Thales has demonstrated two mine countermeasures (MCM) systems for NATO forces and industry partners in Portugal.
The trial validated the company’s MiMap and M-Cube platforms, which enable interoperability of tactical underwater assets against sea mines and sub-surface threats.
Thales MiMap and M-Cube
The MiMap is a mission analysis tool that helps users analyze real-time or recorded sonar data. The capability can be used for investigating the seabed and identifying subsea targets.
The M-Cube is a mission management system deployable with conventional MCM vessels and drones.
“Combined with MiMap, it reduces the cognitive load of commanders and operators, enabling them to make effective and efficient decisions in a threat environment,” according to a Thales statement.
“It is the world’s most capable and agile mine countermeasures [command and control] system, with the potential to provide a significant technological advantage to the user.”
Preparing for Submarine Warfare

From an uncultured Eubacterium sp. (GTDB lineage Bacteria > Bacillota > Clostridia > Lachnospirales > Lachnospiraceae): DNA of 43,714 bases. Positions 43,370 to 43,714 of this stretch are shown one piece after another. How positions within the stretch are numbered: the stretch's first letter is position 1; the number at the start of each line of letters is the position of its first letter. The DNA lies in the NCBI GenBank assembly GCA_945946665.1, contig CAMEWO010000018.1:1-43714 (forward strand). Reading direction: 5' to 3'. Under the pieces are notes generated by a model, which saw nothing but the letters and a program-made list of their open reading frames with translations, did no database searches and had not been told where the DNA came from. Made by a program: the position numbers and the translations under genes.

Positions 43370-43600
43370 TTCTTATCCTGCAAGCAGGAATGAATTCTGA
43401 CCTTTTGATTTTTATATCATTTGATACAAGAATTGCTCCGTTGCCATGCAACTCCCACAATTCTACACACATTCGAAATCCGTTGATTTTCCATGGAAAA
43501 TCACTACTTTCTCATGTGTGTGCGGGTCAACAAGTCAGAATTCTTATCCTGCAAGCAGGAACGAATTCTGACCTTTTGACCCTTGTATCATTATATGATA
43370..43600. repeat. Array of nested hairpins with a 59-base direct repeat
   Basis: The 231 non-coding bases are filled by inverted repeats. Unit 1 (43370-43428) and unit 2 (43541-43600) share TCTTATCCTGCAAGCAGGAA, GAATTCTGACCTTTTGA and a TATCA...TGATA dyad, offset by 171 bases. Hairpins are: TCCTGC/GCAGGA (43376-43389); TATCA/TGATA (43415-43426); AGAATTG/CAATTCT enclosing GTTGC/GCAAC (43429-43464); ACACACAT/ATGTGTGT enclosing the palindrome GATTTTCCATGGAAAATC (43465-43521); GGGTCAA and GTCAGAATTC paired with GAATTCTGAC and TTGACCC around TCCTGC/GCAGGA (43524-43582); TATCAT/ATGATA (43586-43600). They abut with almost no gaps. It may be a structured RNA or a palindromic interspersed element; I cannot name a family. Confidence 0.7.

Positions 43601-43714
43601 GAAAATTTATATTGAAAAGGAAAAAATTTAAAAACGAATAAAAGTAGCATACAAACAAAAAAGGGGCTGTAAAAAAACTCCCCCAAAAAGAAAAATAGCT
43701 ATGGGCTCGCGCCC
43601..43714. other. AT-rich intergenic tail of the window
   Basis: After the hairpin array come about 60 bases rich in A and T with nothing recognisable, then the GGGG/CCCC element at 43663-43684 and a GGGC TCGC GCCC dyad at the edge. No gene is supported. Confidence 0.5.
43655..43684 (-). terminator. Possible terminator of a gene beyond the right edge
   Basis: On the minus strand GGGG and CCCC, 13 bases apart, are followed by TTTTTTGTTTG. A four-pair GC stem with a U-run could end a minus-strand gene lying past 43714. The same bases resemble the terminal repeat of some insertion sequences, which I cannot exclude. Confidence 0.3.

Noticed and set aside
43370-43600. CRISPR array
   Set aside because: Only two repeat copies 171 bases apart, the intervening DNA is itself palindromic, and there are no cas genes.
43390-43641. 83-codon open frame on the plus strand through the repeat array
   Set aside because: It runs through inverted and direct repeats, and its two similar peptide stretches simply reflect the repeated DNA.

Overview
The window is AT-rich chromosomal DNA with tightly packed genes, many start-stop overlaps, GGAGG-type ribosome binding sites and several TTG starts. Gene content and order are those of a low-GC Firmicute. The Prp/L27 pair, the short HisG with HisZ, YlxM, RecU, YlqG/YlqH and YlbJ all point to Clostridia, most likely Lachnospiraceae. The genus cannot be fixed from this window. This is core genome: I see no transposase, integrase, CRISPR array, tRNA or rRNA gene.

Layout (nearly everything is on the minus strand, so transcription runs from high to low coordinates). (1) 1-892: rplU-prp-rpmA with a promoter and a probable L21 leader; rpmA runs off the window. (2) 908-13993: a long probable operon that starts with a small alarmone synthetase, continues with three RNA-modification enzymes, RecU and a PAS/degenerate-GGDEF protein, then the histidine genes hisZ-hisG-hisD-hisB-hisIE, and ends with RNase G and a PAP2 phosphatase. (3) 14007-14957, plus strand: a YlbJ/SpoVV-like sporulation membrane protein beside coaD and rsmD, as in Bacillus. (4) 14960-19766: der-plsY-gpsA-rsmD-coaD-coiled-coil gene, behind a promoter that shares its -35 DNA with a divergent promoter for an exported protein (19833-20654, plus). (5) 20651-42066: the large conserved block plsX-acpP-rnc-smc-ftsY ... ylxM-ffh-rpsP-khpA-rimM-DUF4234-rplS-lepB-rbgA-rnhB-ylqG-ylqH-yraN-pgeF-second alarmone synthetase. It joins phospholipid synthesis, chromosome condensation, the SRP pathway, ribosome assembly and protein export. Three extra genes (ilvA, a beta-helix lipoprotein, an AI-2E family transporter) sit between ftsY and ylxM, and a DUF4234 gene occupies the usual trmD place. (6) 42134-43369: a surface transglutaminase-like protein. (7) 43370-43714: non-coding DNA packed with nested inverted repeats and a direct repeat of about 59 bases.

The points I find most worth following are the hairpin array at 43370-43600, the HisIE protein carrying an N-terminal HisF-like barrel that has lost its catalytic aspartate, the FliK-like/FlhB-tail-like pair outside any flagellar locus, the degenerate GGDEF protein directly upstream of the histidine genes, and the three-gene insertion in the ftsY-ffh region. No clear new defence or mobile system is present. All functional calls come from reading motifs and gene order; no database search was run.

Thales operated both MCM platforms to assist the French Navy’s explosive ordnance disposal divers and diver-held RTSYS Sonadive sonar.
The team carried out missions across an 8-square-kilometer (3 square miles) mined area arranged by the NATO Allied Maritime Command and Allied Command Transformation.
The demonstration concluded with MiMap and M-Cube successfully collecting and processing data from the environment and integrating the information with a NATO network.
“MiMap and MCube are part of the first world-class maritime system of drones tested at sea being delivered as prototype & demonstrator to the Royal Navy and to the French Navy while waiting for a [firm order confirmation] delivery,” the company stated.
“Demonstrated for the Mine Counter measure domain, these Thales solutions could be used for further applications still to be developed and demonstrated, such as Anti-Submarine Warfare or Seabed warfare.”
NATO Dynamic Messenger
The trial was held during NATO Dynamic Messenger 2022, the alliance’s first experimentation exercise focusing on testing unmanned systems for maritime domains.\
The exercise involved 18 vessels, 48 unmanned systems, and more than 1,500 personnel from 16 participating NATO nations.